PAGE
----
Our journey is taking us to Spain. We decided to start in San Fermin with the annual La Feria Del Toro, or running of the bulls, in the city of Pamplona. Festivities are held from July 7 to the 14 each year.
It is said that over a million people come down into this little town. I can believe it.
This tradition started in the 14th century when cattle merchants come into town with their animals, and that is when bullfighting came to be organized.
To facilitate things, the religious ceremonies honoring Saint Fermin was moved from October to July to take place at the same time.
Opening speech, musicians, tournaments, theater, bullfights dances and even fireworks all started during the medieval times. The bull running came along around the 17th century.
During the olden day’s young men would save all their monies throughout the year and looked forward to watch the running of the bull, having a snack and wine, and eat churros with brandy a couple of times each San Fermin day.
The festival start with the official gathering in the main plaza, where the city officials give their blessing at noon. Everyone is dressed in white pants and white shirt, with a red waist sash and a red bandana. At noon all he bandanas are held up high over everyone head and shaken. I must see sight. Red all over. Fireworks, confetti’s, loud chants and the holiday is officially on her way.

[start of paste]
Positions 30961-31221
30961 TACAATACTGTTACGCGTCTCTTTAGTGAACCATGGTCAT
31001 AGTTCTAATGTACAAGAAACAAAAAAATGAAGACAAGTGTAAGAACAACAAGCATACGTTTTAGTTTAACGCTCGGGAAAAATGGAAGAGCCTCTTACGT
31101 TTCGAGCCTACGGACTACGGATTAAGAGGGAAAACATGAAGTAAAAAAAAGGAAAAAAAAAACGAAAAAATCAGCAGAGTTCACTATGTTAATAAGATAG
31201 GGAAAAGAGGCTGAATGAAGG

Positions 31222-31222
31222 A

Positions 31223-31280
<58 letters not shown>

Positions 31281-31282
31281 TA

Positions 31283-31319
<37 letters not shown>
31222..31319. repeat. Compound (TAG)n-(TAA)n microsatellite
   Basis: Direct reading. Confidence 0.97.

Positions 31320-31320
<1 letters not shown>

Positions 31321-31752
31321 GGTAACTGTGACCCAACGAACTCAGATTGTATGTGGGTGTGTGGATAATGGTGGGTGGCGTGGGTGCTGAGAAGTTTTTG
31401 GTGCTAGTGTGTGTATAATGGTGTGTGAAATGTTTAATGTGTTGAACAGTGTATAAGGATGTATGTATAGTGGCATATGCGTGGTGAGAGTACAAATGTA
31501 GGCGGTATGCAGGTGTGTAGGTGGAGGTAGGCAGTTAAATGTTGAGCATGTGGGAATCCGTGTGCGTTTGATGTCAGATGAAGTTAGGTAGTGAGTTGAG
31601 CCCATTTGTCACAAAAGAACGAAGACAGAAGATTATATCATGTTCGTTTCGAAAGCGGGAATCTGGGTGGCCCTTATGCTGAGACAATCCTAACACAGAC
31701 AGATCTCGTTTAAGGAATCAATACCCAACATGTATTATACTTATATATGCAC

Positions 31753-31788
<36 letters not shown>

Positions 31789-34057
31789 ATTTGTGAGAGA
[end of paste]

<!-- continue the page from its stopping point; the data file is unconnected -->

In the early part of the afternoon, the 15th century statue of Saint Fermin is accompanied through the old part of Pamplona by thousands.
The first city bull run is always on the second day, where thousand upon thousand will run in front, with, alongside, or just run to get into the arena, where six bulls and six steer are lead into. The event starts at eight in the morning sharp.
Every afternoon corridas takes place with the six bulls that have been driven to the bullring during the morning bull running.
Now, this is not for the faint of heart. There is such an art to the corridas which is hard to explain. However, what always fascinates me is how the locals celebrate the corridas by drinking champagne and eating small sandwiches.
On a side note, Ernest Hemingway’s book, The Sun Also Rises and the reports that he made as a journalist, brought worldwide attention to this place.
Here are some pictures from yesterday events.
San Fermin, Spain
Everyone waiting for noon
Pablo Hermoso de Mendoza
Morning churros with chocolate, yummy!!!
The runners all in from running
Bulls in the arena
The steer comes in the arena to bring the young bull in the pit.
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